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Cowlishaw on Romo; JJT on the art of Parcells bashing

A couple of the guys at the DMN woke up and decided to write some articles. Nice work if you can get it. I kid. Those guys work hard, I’m sure of it. By the way, has anybody checked in over at the DFW S-T headquarters lately? Is anybody covering the Cowboys over there? Back to the DMN: Tim Cowlishaw writes about – what else – Tony Romo’s contract. That seems to be a trend lately. Usually, I don’t see eye to eye with TV Tim, but this article could’ve come straight from my keyboard.  

If he has a disastrous season – not expected – then the team doesn't have to worry about having made a $50 million investment in a lost cause.

If he has a great season, then the Cowboys run the risk of not having shown faith in Romo this off-season when they had the chance. That will undoubtedly weigh on his mind.

But as evidenced by the contracts of Jason Witten and Roy Williams, just to name two, when you prove yourself as a Pro Bowl player in Dallas, Jones pays you to stay.

That’s seeing it from both sides. Jerry, at this point, just can’t pony up the bucks that Romo probably wants, just because he’s not forced to yet. Romo is a gambler and believes in himself, so he wouldn’t want to settle for a Matt Schaub deal, he wants to get the top money, front-loaded. So go out and have a good season and force Jerry to spring for the big, guaranteed money. He’ll do it.

I found this JJT Q&A slightly comical. Apparently, JJT got called out by some readers over his recent Bill Bashing sessions. So JJT spends the initial part of the Q&A saying he really wasn’t bashing Parcells and giving an earnest effort in defending himself. It’s all pretty funny because what’s the big deal, everybody reading his articles knows he’s taking shots at Parcells, so why doesn’t he just say it. He’s got a lot of hemming and hawing going on about expectations, players in the wrong positions, players playing hurt or getting worn out, pretty much the same charges that have been leveled by some fans and some players. JJT manages them to work them all into one little Q&A session. It’s almost like watching Oliver Stones’ JFK, which threw just about everybody into the mix as Kennedy’s assassin; I think the Girl Scouts were even in his original draft.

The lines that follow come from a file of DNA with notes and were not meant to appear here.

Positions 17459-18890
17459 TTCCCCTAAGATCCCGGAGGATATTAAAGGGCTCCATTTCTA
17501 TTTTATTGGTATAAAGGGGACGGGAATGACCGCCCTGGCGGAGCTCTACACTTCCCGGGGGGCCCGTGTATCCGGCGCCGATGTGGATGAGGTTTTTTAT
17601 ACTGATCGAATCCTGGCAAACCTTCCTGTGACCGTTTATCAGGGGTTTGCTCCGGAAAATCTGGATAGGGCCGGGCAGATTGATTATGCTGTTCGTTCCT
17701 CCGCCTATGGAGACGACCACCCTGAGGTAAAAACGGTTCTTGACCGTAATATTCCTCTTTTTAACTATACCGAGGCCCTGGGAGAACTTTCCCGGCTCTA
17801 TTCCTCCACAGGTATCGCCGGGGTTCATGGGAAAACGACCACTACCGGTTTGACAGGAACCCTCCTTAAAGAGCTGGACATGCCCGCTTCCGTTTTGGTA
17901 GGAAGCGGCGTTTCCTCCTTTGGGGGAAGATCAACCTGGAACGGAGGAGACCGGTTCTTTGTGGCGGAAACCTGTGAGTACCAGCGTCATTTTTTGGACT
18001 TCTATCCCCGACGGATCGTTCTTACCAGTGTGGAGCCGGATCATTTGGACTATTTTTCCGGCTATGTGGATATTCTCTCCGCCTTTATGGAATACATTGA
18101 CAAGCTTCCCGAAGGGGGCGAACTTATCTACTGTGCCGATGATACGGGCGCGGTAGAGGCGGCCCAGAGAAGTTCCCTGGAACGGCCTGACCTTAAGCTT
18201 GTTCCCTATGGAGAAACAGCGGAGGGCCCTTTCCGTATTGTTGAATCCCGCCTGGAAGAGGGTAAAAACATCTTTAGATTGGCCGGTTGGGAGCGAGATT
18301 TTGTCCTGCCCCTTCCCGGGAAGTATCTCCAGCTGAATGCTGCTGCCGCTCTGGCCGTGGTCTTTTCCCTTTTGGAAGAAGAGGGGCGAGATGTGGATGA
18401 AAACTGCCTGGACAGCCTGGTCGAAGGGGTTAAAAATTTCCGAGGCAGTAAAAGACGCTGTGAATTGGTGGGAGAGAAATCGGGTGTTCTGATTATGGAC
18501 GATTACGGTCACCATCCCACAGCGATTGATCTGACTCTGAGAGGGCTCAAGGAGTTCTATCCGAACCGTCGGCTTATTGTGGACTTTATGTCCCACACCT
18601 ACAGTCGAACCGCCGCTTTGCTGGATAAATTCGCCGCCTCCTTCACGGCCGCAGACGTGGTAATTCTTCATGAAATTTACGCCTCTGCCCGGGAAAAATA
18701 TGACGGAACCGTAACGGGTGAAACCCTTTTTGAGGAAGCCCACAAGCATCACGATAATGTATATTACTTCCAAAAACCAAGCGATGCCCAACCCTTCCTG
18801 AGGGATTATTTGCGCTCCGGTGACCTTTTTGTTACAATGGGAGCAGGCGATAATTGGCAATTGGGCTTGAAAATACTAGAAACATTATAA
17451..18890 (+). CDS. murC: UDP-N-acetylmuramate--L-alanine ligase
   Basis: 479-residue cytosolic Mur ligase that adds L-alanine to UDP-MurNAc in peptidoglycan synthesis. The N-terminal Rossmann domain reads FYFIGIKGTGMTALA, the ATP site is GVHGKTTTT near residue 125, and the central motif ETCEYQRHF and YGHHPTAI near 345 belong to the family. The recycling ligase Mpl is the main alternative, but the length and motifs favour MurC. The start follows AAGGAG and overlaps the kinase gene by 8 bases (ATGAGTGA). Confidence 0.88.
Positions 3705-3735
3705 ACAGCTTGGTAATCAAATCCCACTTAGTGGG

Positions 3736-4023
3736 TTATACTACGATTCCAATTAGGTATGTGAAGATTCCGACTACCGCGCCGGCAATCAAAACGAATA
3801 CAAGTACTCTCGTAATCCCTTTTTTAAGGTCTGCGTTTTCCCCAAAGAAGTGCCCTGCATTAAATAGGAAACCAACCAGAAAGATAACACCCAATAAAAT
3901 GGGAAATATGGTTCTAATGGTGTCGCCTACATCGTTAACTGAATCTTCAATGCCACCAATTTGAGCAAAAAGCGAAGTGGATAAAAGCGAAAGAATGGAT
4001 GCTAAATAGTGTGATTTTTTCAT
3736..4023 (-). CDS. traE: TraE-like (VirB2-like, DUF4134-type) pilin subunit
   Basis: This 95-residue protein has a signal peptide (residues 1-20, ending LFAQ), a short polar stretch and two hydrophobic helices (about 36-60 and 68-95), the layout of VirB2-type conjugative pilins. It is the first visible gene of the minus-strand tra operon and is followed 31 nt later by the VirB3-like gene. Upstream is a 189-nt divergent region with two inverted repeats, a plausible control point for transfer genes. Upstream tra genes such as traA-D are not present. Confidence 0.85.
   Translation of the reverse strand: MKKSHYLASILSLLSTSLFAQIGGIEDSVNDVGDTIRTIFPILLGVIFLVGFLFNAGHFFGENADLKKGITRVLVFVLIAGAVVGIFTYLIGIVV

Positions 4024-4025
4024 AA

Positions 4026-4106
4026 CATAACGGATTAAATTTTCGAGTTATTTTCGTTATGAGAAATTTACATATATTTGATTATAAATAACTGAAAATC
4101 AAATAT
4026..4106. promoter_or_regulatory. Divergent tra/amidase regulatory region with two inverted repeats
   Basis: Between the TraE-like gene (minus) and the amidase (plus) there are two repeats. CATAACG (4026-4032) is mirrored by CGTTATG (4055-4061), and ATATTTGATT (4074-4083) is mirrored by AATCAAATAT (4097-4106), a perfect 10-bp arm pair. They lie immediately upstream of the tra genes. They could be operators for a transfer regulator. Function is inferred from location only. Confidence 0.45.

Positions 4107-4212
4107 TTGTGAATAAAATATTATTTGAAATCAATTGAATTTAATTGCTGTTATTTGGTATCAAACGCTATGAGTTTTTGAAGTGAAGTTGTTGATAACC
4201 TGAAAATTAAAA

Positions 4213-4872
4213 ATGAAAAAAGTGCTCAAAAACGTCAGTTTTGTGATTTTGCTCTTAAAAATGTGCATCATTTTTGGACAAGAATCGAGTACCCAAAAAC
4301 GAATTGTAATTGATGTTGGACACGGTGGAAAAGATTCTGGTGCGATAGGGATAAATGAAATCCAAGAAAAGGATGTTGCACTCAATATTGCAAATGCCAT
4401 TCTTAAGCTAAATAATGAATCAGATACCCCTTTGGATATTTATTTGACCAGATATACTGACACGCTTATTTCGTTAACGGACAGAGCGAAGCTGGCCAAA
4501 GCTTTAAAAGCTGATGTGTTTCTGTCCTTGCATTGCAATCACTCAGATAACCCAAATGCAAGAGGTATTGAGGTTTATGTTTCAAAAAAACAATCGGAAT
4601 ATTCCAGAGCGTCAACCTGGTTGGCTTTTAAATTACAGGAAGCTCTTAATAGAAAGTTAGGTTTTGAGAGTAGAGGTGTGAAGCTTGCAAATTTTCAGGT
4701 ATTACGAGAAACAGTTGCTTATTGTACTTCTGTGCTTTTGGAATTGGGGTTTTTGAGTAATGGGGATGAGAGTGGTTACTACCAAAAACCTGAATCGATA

But that’s not the problem I have with it, plenty of people believe that Parcells was responsible for what ailed us last year, everyone’s got an opinion. But after deflecting the Parcells bashing accusations for most of the article, he gets asked this:

Q: I never thought Julius Jones was the man for the job, and I always wished we would have taken Stephen Jackson. What is your opinion on the following: would we been better off with Stephen Jackson or was Julius Jones the better man for Dallas.

I would expect either an answer along the lines of - yes, Stephen Jackson would have been the better man for Dallas or yes, Parcells made a mistake in that draft. I think most people agree that Jackson’s future is brighter at this point than Jones’ future. Or he could have said it’s hard to judge yet, because maybe JJ has a big year and Marcus Spears finally comes on strong. Or anything like that. But no, JJT spends all that time saying he doesn’t have it out for Parcells in his previous answers, and then says this:

TAYLOR: I understand your issue with Julius. The problem with your question is that we don't know how Stephen Jackson would've reacted to the mind games Parcells' put on Julius. This is not to say his mind games were right or wrong, but that they existed. Julius didn't handle them well. Who's to say whether Jackson could've handled Parcells? Maybe, he would've felt like a robot, too.

Shocker! Parcells' wicked Jedi mind-tricks might have turned Steven Jackson into a droid, too. It’s all too much. If Jackson had come to Dallas, Parcells’ Jedi mind-tricks would’ve had him out there thinking – these aren’t the droids we’re looking for – instead of thinking this is the hole I’m looking for. We could have brought back the Triplets - in their prime - but those Parcells’ mind-games would’ve had them playing like the 1976 Tampa Bay Bucs. Oh, the humanity!

OK, I’m done now.

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